Specific Connections In An Interconnected Universe

in 39th Filmfest München

by Enoe Lopes Pontes

There is a universe of roles, postures and demands expected from women everywhere. Even though the world has gone through so many evolutions and revolutions, there is so much to be discussed, rethought and worked on. Of course, there are cultural aspects and specificities that alter in each intersectionality and can lead the discussion to different paths, but I can only think about this subject in the place I occupy as a cisgender lesbian woman, who was born in Brazil. And that is what I intend to do in this text – to bring my perspective on a theme that most caught my attention in the 39th Filmfest München.

 Thoughts regarding what is to be a woman occur to me all the time. Often they arrive with a sense of deep loneliness, as if I alone am occupied with so many doubts and questions about my role on Earth and who I am as a woman. Other times, I see that I am wrong and other women have almost the exact feeling. And that is what happened during my work as a jury member at the 39th Filmfest München. Among the 15 works of the “New German Cinema”, I found three films that felt very close to me. They seemed to converse with each other, in the way they dealt with how women will always be blamed – by society, by their themselves, by life – regardless of their choices or their behavior.

Rebellious, funny or serious, leaving or staying, losing or winning – judgment towards women persists and it takes courage, sensitivity and assertiveness to bring all these anxieties, feelings and perceptions into art. Especially when the characters are far from being the “ladies” of traditional cinema. In Kiss My Wounds (Wann kommst du meine Wunden küssen?) by Hanna Doose, All Russians Love Birch Trees (Der Russe ist einer) by Pola Beck and Wut auf Kuba by Naira Cavero Orihuel, the viewer is faced with women full of complexities, desires, inconsistencies, challenges, life, death and disturbances. They are full of particularities and yet I noticed this spark that connected them.

While watching these three films I was carried away by a sea of ​​thoughts, tears and laughter, and my heart was racing. To explain what brought them together in my mind I’d like to start with introducing the characters. In Kiss My Wounds the audience doesn’t immediately know who those characters are. The script and the editing progressively reveal each layer of them as an individual and as a trio. The depth of their past and present, as well as the inclemency of their relationships, is digested gradually, but with bursting punches, which is when their deepest emotions are summoned.

Maria (Bibiana Beglau) is a typical cool film director living in Berlin. She returns to the farm where she grew up because she has a new project in mind and also because she is facing financial difficulties. Maria is perceived as unstable and selfish because she decided to follow her path, losing contact with Kathi (Katarina Schröter), her sister, and with her supposed best friend Laura, who ends up staying with her ex-boyfriend. Sensitive Kathi is the opposite of Maria. She took care of the family farm and spent years involved with projects to help save the Amazon.

Kathi is the typical “straightforward” sister. However, she discovers that she has terminal cancer and starts to reevaluate her decisions. Kathi isolates herself, doesn’t want to go to doctors, tries to be resilient, but has nowhere to run, because her destiny is already set. Still, even if convalescing, she keeps assuming the role of the strong woman who helps those who might need her; she can’t get rid of the obligation to be responsible. And finally, there is Laura. She is the most complex and layered character in the narrative. Laura is like a middle ground between Maria and Kathi, but that doesn’t mean she’s balanced.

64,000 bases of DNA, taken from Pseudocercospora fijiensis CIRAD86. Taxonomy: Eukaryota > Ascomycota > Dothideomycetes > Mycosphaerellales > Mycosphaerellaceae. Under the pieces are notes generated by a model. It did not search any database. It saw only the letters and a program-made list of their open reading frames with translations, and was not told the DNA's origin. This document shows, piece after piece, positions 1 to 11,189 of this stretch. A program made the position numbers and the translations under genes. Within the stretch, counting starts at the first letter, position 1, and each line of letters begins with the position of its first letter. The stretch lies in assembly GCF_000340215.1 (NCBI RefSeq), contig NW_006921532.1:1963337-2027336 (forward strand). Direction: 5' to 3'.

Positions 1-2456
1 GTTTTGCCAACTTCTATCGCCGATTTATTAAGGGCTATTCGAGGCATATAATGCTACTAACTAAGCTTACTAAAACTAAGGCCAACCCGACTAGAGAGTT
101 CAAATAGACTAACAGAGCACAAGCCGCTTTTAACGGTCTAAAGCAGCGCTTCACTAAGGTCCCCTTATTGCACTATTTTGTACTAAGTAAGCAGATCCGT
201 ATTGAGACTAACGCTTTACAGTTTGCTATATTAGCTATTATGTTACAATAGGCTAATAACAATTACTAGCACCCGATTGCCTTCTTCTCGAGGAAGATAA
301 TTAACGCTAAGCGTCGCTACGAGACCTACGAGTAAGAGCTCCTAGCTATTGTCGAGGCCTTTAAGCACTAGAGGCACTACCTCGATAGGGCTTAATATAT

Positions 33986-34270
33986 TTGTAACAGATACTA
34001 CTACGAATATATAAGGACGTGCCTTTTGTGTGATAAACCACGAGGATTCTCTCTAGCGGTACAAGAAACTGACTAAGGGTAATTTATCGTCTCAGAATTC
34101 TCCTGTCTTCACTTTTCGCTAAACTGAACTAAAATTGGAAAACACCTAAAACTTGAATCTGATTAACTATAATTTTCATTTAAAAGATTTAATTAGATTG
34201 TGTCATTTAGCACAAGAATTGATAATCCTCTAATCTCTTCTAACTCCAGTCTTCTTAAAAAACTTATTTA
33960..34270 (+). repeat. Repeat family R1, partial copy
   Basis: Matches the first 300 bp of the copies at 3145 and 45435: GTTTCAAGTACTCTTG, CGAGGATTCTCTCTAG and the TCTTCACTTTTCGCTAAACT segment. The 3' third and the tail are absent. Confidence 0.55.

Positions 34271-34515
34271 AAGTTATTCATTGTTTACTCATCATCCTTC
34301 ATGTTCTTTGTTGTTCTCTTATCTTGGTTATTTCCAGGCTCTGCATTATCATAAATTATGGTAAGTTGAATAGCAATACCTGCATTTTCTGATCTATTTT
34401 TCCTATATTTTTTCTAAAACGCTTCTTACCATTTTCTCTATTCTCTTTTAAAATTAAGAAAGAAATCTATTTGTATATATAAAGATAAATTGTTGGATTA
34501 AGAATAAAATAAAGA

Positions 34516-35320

Laura lives an intense internal battle, in which her wills and her obligations fight eternally. Laura can evoke empathy and repulsion at the same time, because the young woman has charisma and lightness, but also hypocrisy and a lack of sensitivity. When she finds herself pregnant by her lover she seems both happy and sad. Something like that can arouse mixed sensations in the viewer and it shows how she is lost in her own ideas of what is right. However, the important thing here is to see how women are always in the crosshairs.

They will be blamed for their actions – any of them – there is no way to get it right and not feel cornered. These practices coming from society, and reflected in the emotions and behavior of women, are lived in this trio and firmly deliver the answer that judgment, abandonment and anguish will be present in life (in the birth of a new child), in death. (with terminal cancer) and in between (in the simple act of trying to survive and pay the bills, for example).

Kiss my wounds sums up what I see and feel in the world, all my daily questions, sewn into a single story. Life and death, obligations and anxieties are also present in All Russians Love Birch Trees, in which we follow Mascha (Aylin Tezel) and all her contradictions. She is dedicated and loves her job, yet she is constantly late and confused about her professional path. Mascha is in love with her boyfriend Elias (Slavko Popadic), but cheats on him with her ex-boyfriend. Even though she runs away when things start to get sad or difficult, Mascha has an emerging fear of being abandoned.